How can we do this better?
This is the second December in a row that a monster snowstorm has brought the city of Schenectady to its knees, with some residents waiting days for plows to clear their streets.
What can we do to prevent this from being an annual thing?
I’ve spoken to people who believe this year’s snow response was an improvement over last year’s, especially when you consider the volume of snow dumped on the city in a fairly short period of time, and I’m inclined to agree.
But that doesn’t mean it was acceptable, or that it can’t be improved upon.
Far from it.
Right now, Schenectady’s response to snow is unnecessarily reactive, which might explain why officials always seem flummoxed by any storm even a wee bit larger than anticipated.
What’s needed is a more proactive approach – one that’s better coordinated and better communicated, with an emphasis on making it easier for residents to get through bad storms and dig out when they’re over.
One big challenge is plowing the city’s side streets, and it’s often exacerbated by parked cars that get buried in snow.
Opening up more lots where residents can move their cars for the duration of a storm might help solve this problem, but only if the city prioritizes clearing these lots so residents can get in and out of them.
Stockade resident Tom Cuda lives on College Street, a winding, one-way street that feels narrow and tight in the best of weather.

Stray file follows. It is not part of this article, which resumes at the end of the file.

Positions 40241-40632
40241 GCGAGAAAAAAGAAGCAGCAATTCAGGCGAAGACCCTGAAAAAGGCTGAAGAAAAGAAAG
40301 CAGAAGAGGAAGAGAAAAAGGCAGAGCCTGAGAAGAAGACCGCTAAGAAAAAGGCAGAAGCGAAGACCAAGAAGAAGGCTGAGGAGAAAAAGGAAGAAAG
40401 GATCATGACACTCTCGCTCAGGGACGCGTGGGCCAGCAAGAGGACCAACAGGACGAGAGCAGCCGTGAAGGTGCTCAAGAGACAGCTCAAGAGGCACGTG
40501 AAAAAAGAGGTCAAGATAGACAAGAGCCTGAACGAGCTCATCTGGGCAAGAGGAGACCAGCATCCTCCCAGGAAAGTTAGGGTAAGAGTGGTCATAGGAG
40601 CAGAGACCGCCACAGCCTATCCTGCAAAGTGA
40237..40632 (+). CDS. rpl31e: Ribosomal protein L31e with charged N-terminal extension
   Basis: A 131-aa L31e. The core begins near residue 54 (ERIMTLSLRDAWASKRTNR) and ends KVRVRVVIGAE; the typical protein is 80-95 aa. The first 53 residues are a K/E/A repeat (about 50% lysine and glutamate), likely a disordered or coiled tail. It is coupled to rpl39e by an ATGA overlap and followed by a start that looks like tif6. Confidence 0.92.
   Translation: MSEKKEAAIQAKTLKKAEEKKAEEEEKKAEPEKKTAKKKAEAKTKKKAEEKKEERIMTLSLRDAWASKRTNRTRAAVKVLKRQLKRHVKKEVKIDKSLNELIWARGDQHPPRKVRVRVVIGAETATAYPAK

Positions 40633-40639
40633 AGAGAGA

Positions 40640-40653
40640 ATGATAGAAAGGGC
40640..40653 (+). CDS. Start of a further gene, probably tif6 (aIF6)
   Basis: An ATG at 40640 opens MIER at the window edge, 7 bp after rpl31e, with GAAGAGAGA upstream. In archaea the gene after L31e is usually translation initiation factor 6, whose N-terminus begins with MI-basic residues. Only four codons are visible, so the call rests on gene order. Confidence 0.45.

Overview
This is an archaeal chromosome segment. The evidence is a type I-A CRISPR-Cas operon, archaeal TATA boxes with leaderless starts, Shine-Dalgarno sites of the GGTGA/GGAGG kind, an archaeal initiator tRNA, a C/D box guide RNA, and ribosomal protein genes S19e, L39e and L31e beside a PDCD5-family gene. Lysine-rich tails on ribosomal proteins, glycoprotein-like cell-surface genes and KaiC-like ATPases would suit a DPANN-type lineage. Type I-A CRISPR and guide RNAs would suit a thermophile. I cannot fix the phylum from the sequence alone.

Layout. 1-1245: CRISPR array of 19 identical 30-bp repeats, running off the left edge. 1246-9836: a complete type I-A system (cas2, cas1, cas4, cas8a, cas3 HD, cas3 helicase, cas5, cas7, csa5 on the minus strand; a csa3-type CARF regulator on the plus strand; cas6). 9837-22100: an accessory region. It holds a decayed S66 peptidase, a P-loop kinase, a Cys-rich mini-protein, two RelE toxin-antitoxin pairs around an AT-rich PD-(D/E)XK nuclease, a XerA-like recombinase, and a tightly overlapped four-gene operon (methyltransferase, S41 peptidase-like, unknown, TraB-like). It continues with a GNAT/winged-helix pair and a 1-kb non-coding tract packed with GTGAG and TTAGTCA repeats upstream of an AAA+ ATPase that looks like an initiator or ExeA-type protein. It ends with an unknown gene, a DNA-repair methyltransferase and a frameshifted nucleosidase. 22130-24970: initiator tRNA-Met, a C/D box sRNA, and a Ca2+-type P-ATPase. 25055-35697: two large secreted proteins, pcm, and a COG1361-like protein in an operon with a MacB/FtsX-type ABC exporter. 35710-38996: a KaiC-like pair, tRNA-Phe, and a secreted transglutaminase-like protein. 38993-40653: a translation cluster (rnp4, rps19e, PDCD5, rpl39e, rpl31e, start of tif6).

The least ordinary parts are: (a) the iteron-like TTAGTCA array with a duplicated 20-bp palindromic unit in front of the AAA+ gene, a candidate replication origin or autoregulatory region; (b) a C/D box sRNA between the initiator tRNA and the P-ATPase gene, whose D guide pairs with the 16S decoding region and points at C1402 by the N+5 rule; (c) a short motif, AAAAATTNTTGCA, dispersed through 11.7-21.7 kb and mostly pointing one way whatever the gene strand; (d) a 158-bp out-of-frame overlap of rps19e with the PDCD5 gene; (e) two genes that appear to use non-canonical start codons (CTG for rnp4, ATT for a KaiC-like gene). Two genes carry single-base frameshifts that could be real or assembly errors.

Before the storm, he parked his car in a nearby city-owned lot on Front Street, which moved his vehicle out of the way of plows.
But the lot didn’t get cleared, which meant Cuda had to shovel his way out so he could go to work – a project that took about two hours.
“When the city tells you to move your car or you’re going to be towed, but there’s nowhere to put your car because the city lot hasn’t been plowed, it just doesn’t make any sense,” Cuda told me, noting that the city lot was still unplowed as of Monday morning. “If you plowed the parking lot, then when the city is ready to remove the snow, people would have a place to put their cars.”
It’s a sensible suggestion, and it highlights how making it easier for residents to weather snowstorms might make it easier for city workers to clean up later on.
The city did make free parking available to residents in the aftermath of the storm, at the Schenectady Municipal Parking Garage on Hamilton Street and the Karen B. Johnson Schenectady County Public Library.
While helpful, these locations aren’t accessible or convenient to most residents.
The city should identify places where residents from other neighborhoods can park during storms, enabling them to get off the street and help plows take care of business. Officials should work with neighborhood groups to do a better job of alerting residents that a storm is coming and encouraging them to move their cars before bad weather hits.
Schenectady’s inadequate snow removal response poses a number of urgent questions.
Is there a more equitable way to deploy plows and ensure that every neighborhood gets cleared in a timely fashion? Does the city have enough equipment to get the job done, or are more resources needed? Would alternate side parking – requiring residents to move their cars to one side of the street during heavy snowfall – help?
Finally, the city might consider convening a task force to answer these questions and develop a better strategy for dealing with the winter weather that is a fact of life in the Northeast.
The snowstorm that hit last week was huge, messy and inconvenient.
But it wasn’t unprecedented, and it’s something the city should have been better prepared for.
Reach Sara Foss at [email protected]. Opinions expressed here are her own and not necessarily the newspaper’s.